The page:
The Supreme Court acquitted Aasia Bibi — a Christian woman and farm labourer — of blasphemy charges in October 2018 after a lower court sentenced her to death in 2010.

“The Supreme Court’s landmark decision criticised the lower court judges and prosecutors for pursuing falsely accused blasphemy cases that did not meet the requirements of Pakistan’s evidentiary rules,” the US report observes.

USCIRF points out that in 2018 “some political leaders, including Prime Minister Khan, began publicly recognising the growing phenomena of false blasphemy accusations being weaponised to strip members of minority communities of their property or employment”.

The report notes that such false accusations were mentioned in the Supreme Court’s judgment in the Aasia Bibi case as well as by the Islamabad High Court in its 2018 judgment on a blasphemy case.

USCIRF also mentions that in March 2018 the Senate Functional Committee on Human Rights put forth proposals to punish those ma­­king false blasphemy accusations to the Council on Islamic Ideology. But the report regrets that “few pol­iticians have been willing to call for repealing or amending the blasphemy law for fear of retribution by extremists”.

Commenting on the judgment, the report acknowledges that the SC highlighted “institutional biases” faced by minorities accused of blasphemy, but it also notes that the decision “justified and defen­ded Pakistan’s blasphemy laws”.



‘I See Malala as My Leader’, Says Father Of Young Pakistani Activist Made Famous By Taliban Attackers

May 09, 2019

DUBAI: “For Malala it is not about becoming prime minister of Pakistan but about what contribution she can make to society.”

Those are the words of Ziauddin Yousafzai, father of Malala, the young Pakistani activist, Taliban attack survivor and winner of the 2014 Nobel Peace Prize.

Now studying philosophy, politics and economics at Oxford University in the UK, Malala Yousafzai has said before that one day she hopes to become prime minister of Pakistan.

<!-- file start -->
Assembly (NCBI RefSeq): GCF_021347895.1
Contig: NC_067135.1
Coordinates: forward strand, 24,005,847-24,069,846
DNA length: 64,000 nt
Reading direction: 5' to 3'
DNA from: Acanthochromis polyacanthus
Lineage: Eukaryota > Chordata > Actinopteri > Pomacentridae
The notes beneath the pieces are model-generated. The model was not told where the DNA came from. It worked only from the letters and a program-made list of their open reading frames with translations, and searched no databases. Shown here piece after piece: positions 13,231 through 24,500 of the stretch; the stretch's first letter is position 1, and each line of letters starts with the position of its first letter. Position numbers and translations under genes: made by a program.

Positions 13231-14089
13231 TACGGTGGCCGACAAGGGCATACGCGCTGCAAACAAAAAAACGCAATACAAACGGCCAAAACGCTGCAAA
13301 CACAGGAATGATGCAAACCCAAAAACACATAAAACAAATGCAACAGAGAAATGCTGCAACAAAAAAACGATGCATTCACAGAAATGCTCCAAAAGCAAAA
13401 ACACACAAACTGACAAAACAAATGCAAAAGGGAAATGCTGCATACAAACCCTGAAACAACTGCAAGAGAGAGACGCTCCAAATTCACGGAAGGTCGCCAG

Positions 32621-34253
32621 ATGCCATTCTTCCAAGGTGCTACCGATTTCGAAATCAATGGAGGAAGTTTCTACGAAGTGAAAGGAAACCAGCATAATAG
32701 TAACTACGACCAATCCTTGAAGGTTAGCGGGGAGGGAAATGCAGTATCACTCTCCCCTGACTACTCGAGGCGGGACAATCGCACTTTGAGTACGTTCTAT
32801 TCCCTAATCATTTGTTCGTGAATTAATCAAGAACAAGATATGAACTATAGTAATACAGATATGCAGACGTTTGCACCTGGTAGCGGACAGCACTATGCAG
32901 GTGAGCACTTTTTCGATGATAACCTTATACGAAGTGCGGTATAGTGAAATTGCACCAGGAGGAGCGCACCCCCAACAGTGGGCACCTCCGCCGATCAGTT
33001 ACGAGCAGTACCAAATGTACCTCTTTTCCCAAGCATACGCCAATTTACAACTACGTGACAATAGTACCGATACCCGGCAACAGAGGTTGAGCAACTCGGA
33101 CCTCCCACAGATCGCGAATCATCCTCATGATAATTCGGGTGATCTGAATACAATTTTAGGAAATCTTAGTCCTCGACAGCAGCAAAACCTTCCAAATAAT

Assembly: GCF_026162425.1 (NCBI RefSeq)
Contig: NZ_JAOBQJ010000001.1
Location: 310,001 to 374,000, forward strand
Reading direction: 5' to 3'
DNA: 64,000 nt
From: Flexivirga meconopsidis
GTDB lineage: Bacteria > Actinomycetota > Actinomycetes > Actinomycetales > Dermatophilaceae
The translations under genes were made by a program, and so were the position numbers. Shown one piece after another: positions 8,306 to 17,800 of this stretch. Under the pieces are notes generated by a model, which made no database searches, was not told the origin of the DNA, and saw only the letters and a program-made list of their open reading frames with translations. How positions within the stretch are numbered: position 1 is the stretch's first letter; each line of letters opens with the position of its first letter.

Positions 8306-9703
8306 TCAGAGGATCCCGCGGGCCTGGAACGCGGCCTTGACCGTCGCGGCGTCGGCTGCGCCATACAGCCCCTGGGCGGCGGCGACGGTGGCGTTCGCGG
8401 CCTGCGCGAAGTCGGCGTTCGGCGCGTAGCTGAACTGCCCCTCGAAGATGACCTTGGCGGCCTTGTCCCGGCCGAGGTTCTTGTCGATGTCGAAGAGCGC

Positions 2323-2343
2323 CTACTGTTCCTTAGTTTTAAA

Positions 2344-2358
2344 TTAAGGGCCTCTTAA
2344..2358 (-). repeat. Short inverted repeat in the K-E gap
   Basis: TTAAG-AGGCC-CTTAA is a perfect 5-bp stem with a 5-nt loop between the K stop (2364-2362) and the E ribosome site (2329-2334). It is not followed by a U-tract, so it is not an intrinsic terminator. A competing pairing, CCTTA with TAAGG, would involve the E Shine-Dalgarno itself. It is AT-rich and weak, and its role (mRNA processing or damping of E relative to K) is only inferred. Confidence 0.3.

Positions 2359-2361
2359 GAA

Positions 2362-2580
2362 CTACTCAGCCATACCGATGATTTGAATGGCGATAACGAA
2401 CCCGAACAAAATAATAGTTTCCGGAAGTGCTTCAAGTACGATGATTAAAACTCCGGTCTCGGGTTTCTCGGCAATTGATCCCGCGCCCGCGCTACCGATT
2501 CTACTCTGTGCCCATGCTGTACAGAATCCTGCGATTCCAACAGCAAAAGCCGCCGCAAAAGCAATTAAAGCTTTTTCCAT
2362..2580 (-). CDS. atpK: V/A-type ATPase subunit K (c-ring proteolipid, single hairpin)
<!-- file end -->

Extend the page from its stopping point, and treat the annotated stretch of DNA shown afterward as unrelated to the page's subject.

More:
“I can say that she has the wisdom to focus on areas where she can contribute to the nation and to the world in general,” her father said. “But her objective is definitely not simply to have the title of a prime minister. It’s a good wish to have, but not the ultimate one.”

Yousafzai was speaking to Arab News during a visit to Dubai this week to launch his book “Let Her Fly,” which details his daughter’s achievements and ambitions.

“Her entire struggle has been about equality and justice. She has stood for these values, and it is more important than just attaching a label to her name,” Yousafzai said.

“When Malala was growing up, I was her inspiration. Now I am among her millions of followers and I see her as my leader.”

Yousafzai is more than just the proud father of a young woman who became arguably the world’s most celebrated teenager when she survived an attack by Taliban gunmen in 2012. He has been an education activist in Pakistan all his life and is now helping the Malala Fund, which runs education projects around the world.

Yousafzai said that the security situation in Pakistan has improved considerably, but education still leaves much to be desired.